A two hour presentation to the Board of Estimate and Taxation by representatives of Axon, took place Thursday.
Axon was previously named Taser International because its initial product was a line of electroshock weapons.
Today, the Arizona based company develops technology products including body cameras for police, tasers, patrol car video systems, and even surveillance drones.
Axon’s Josh Bowling said the company is on its fifth generation of body cameras and have already partner with thousands of agencies worldwide including NYPD and Hartford Police Dept, and over has over 300,000 body cameras in the field.
The agencies range from small departments with as few as 27 officers to Metro London police, with 40,000 officers who don’t carry lethal weapons, but instead carry tasers and wear body cams.
Axon’s “Evidence.com” is a digital management system they license to police agencies, but also to prosecutors’ offices including Westchester County.
BET questions touched on issues of privacy and FOIA requests, costs, who would be responsible for training police in their use and what manpower would be required at GPD to manage the program.
Matthew Karsten, an engineer at Axon, reviewed information about the camera, its software, and data storage.
The cameras each contain a lens, battery, embedded GPS, 2 SIM chips and operate on both AT&T and Verizon networks, which Karsten said offer the best coverage in the country.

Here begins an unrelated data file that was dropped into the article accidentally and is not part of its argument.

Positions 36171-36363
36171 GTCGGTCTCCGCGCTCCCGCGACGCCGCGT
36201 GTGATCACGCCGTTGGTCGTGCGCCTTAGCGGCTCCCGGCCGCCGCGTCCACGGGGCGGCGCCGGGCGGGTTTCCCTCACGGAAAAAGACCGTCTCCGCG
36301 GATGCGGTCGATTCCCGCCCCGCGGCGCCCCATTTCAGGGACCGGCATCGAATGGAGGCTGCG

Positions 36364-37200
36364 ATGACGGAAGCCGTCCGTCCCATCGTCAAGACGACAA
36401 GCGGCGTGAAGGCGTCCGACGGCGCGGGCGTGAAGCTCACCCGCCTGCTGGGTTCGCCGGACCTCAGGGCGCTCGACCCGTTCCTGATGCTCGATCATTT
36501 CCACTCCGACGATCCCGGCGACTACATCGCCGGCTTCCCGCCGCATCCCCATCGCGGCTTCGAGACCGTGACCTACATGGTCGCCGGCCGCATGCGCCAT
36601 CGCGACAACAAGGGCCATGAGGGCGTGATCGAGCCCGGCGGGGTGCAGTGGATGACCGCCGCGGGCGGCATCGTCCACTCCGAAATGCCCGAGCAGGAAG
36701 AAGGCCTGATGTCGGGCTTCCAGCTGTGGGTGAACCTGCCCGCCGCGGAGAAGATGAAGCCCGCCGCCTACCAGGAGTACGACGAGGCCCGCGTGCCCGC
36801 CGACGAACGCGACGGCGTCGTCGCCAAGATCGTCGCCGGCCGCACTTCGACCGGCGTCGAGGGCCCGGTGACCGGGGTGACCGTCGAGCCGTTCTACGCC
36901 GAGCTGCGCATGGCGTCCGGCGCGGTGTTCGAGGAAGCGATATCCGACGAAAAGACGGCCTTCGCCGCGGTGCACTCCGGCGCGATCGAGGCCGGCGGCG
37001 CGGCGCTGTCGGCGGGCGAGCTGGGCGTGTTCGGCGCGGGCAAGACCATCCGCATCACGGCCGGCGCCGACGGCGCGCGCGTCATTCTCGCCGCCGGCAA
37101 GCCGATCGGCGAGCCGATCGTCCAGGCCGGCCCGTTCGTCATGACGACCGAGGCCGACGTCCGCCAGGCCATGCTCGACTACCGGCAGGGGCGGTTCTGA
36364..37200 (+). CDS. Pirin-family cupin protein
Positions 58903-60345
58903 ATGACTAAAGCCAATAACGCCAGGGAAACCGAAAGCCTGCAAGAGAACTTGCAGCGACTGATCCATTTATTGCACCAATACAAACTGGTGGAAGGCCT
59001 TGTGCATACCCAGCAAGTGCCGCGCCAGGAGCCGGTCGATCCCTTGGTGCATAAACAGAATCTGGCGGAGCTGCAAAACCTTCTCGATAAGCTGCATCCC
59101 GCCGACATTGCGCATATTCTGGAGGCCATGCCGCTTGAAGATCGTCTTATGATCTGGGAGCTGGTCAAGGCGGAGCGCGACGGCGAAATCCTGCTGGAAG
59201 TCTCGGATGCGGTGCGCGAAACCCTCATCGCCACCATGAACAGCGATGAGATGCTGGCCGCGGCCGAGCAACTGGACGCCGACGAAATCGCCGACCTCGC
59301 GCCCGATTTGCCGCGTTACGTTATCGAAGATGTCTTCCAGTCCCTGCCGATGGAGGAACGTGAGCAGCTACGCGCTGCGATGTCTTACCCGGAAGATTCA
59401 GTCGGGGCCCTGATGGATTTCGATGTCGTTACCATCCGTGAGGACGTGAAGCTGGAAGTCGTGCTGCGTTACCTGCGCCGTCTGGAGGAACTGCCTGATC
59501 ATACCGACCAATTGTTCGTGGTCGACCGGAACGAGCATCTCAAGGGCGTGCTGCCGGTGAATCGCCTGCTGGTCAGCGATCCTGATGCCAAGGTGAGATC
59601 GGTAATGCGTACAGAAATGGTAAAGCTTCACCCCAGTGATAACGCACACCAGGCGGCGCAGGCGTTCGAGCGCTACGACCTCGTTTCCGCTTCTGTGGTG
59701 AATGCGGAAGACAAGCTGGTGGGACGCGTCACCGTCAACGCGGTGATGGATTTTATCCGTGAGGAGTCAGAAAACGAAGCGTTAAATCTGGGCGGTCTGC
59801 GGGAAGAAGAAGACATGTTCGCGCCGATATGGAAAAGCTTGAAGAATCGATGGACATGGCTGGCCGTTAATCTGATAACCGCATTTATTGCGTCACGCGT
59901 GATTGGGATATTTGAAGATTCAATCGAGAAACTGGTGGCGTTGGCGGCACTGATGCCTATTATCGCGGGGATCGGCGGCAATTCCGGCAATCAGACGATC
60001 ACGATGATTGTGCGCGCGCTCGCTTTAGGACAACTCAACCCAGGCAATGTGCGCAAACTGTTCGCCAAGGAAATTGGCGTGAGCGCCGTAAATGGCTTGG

The cameras are tamper proof as well.
“If they did (tamper), there’s nothing they could do with it without software,” Karsten said.
With the embedded GPS an officer can map a foot chase.
There is a large button over the lens, which means that if an officer is wearing gloves in the winter time or has a critical incident, he or she simply double presses the button to activate the camera. To deactivate it the officer simply presses and holds it down. Because of the double-press feature the camera can’t be turned on by mistake when a person it putting on a seatbelt, for example.
The camera has a volume control and a marker button that can be tapped to mark a video in a particular moment such as when a piece of evidence is collected.
The camera has a displays that shows whether it’s in ready or recording state, as well as battery status.
There are 27 different mounting options, including one for a pocket and one to attach to a detective’s button down collar.
The batteries are guaranteed to stay charged for a minimum of 12 hours, which will last throughout an officer’s shift.
Karsten said the cameras have a “rugged wearability” and have not failed despite winding up in a lake or being hit by a bullet.
Karsten said Axon cameras simply do not get breeched.
“We’ve never been breeched,” he said. “We have full time team in security operations center. When we see someone trying to hack into the system, we can notify the agency.”
Further he said Axon offers a pre-event buffer which can be set up to two minutes before an event to capture activities that occur prior to the officer activating the event mode.
The 5th generation cameras now work well in low light situations.
“We want it to show what the officer saw during the incident,” he said, sharing examples of the video clarity including a screenshot take from a video.
The body cams have four built in microphones.
“It’s like noise cancellation within a headset,” he said.
The software makes it possible to redact other faces or children in a video quickly in order to release the photo or video for an FOIA request or to get it out to the public quickly, for example in the case of a missing person.